Dear Breasts,

First off: I see you. I want you to know that. You have tirelessly nourished two demanding infants over countless hours of your existence. They’ve slapped you. They’ve scratched you. They’ve wasted your elixir by popping off at the slightest distraction, just as you were pouring your whole being into the effort. And have they ever taken one moment to say thank you? To say, “O source of my ginormous, thrice-rolled thighs, I appreciate you?” Of course not. They’ve taken you for granted. I can’t imagine what a letdown that must be. (No pun intended).

I hear you when you say you want a raise. I do acknowledge the hours of unexpected overtime you have worked: overnight shifts, sometimes two or three a night. Deeply admirable. I acknowledge your sacrifice, not just of your time, but also what years of hard labor have done to you. You say you are stretched and wasted—not to mention, that you stretch nearly to my waist. I hear you, I really do. No one questions your dedication.

However. I am afraid I must decline your request.

I would like us to take a moment to also acknowledge how much I have done to support you and how much this role has benefited you. I provided high-quality brassieres around the clock, 24-7—literally 24-7—support. I never forced you into any tight spaces. I avoided sleeping on top of you so you could have room to recover. Whenever you ached or chafed, I massaged you and liberally applied healing ointment derived from the sebaceous glands of the finest New Zealand sheep, which I must remind you did not come cheap. The hospital charged sixteen dollars for just that little half-ounce tube, believe it or not! Finally, I advocated for you when passersby were scandalized by your on-the-go labors and demanded you relegate yourself to the nearest public restroom to complete your work.

You have boasted much about your beauty before you took on this role and bemoaned how that beauty has suffered due to your exertion and the challenging working conditions. I would remind you, however, that beauty is ephemeral. Had you not latched on to this role, the final destination would have been the same: middle age is upon you, after all. There’s a 100 percent chance you wouldn’t be going back to predicting the rain forecast. No more Mel Brooks burying his face in you, declaring how much he missed you “boys.” Seth McFarlane would never sing your praises at the Academy Awards. And, furthermore, this work has had its perks! You were never fuller, rounder, or grander than in the months prior to your service. True, the much-adored “bump” beneath you may have overshadowed this fact, but I didn’t miss it. On the job, you’ve swelled so gloriously that no one could fail to notice you.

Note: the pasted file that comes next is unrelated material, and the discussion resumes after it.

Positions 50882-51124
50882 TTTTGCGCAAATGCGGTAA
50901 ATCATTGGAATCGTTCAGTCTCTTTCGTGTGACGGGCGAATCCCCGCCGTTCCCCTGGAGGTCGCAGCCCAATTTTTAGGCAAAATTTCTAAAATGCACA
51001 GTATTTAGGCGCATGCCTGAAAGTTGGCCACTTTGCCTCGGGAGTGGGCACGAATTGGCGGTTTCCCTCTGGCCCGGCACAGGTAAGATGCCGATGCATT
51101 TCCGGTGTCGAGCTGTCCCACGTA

Like nursing, teaching, and corporate litigation, your work is noble. I don’t disagree it is undervalued. Sure, professionals and organizations the world over tout the importance of your role, but I agree that’s largely lip service. The system doesn’t support you. My own employer has nominally had to make room for you to do your work, it’s true, but I get it: yours is a generally unfunded mandate. This state of affairs is systemic and truly beyond my capacity to alter. But think of the exposure you’ve had. Think of the bragging rights. You bear the battle scars of martyrdom! You can find unquantifiable value and compensation in the pride of a job well done.

I am sad to hear you say you’re thinking of quitting in spite of all of my support and the heightened visibility and praise you’ve had in this role. I admit I’m also a bit surprised. One of your best qualities as a worker is how you always go with the flow, producing to meet demand. I do have to remind you that we have several equally competitive candidates vying for your position should you make good on your threat to resign. Yes, I know I would have to pay more for them up front, but they possess greater consistency and flexibility, and the results they produce are substantially the same. Let’s be honest with ourselves for a second: in just a few months’ time, that ungrateful little whiner you serve is going to be eating fossilized animal crackers from between the seats of the Pacifica anyway, irrespective of your contributions. And yes, yes, I know, your immune benefits; antibodies, yada yada, yes, you’ve made this point very loudly. Have you ever seen the inside of a daycare, though? Because under the veneer of copious disinfectant lies an irrepressible mass of viral terror and bacterial biodiversity. It is magical thinking, at best, to imagine we have any control over preventing childhood illness.

I promise you that I value the work you are doing. I hope you will reconsider and continue staying true to the values of our shared mission and our commitment to doing the best work we can in our partnership. Thank you for all you have done.

Your Breast Friend and Bosom Buddy,